When our great grandchildren study their ancestors, they might point to today as a pivotal turn toward Pod living.
The Canada Post decision to phase out home delivery puts us one step closer to living without human interaction.
We began to pay bills and bank online. Working on our tablets from the kitchen command centre was easier every day and shopping a simple yes to that blinking cart on the blue screen. Texting friends became quicker than punching in a phone number for a real phone call. Who needed to travel when we could Skype across the globe? Entertaining family and friends was expensive and increased the chance of transmitting all those nasty cold viruses. Hugs were nice but so were all those cute little icons on Instagram.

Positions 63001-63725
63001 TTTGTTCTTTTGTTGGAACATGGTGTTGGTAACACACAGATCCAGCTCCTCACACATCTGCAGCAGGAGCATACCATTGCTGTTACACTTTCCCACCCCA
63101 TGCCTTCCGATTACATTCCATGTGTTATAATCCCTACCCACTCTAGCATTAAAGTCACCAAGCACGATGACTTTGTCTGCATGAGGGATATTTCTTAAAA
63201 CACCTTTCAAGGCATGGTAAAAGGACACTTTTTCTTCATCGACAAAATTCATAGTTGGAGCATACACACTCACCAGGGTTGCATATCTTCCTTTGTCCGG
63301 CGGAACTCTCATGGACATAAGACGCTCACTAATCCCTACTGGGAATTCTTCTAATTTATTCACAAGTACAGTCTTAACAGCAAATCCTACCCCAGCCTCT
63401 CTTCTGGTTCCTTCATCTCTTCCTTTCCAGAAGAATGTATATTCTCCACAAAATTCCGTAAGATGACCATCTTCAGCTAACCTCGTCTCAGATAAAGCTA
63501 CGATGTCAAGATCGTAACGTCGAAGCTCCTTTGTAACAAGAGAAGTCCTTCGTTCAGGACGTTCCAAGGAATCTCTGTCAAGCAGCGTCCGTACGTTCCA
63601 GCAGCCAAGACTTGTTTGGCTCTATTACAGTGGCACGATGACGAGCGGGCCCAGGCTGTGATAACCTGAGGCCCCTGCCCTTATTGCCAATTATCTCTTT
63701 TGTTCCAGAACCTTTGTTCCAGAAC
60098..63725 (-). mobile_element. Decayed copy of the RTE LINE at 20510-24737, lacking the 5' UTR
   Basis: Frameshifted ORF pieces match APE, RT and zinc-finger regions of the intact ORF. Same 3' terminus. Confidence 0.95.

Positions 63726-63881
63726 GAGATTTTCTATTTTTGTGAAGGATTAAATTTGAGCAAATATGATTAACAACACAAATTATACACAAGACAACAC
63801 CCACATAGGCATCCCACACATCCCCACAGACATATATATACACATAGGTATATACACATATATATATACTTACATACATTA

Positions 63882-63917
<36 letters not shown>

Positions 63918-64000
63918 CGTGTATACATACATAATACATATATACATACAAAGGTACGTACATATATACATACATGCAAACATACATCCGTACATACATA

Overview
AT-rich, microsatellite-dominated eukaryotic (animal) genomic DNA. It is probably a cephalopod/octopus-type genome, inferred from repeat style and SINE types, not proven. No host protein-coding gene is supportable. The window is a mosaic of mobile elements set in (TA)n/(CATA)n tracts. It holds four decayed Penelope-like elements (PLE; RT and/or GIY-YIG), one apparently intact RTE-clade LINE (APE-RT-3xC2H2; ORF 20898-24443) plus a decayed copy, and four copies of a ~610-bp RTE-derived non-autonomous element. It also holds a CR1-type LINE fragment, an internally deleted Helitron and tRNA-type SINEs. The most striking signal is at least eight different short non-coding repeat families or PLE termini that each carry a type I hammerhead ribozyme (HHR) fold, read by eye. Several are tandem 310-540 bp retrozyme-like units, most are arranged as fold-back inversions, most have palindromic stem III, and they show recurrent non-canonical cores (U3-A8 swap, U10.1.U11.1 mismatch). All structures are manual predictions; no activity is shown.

They did put in community mail boxes and said we could go there instead of receiving our mail at home. But no one is in the square and nothing is in that box. Nobody sends anything anymore with those expensive collector’s item stamps. Why would you send a beautiful Christmas card in the mail to your elderly aunt who can’t get out of bed, let alone walk to the city centre to pick up her mail? Gone are the days when we invited the mailman in to share a nip of bubbly to toast the royal wedding, playing on the weird thing they called a TV.
I heard there were some rumblings but most dismissed it as nostalgic thinking. You can’t keep a postman because he’s charming and always stops to chat about the icy patches.
And I guess there’s no reason to get one of these hand painted beauties.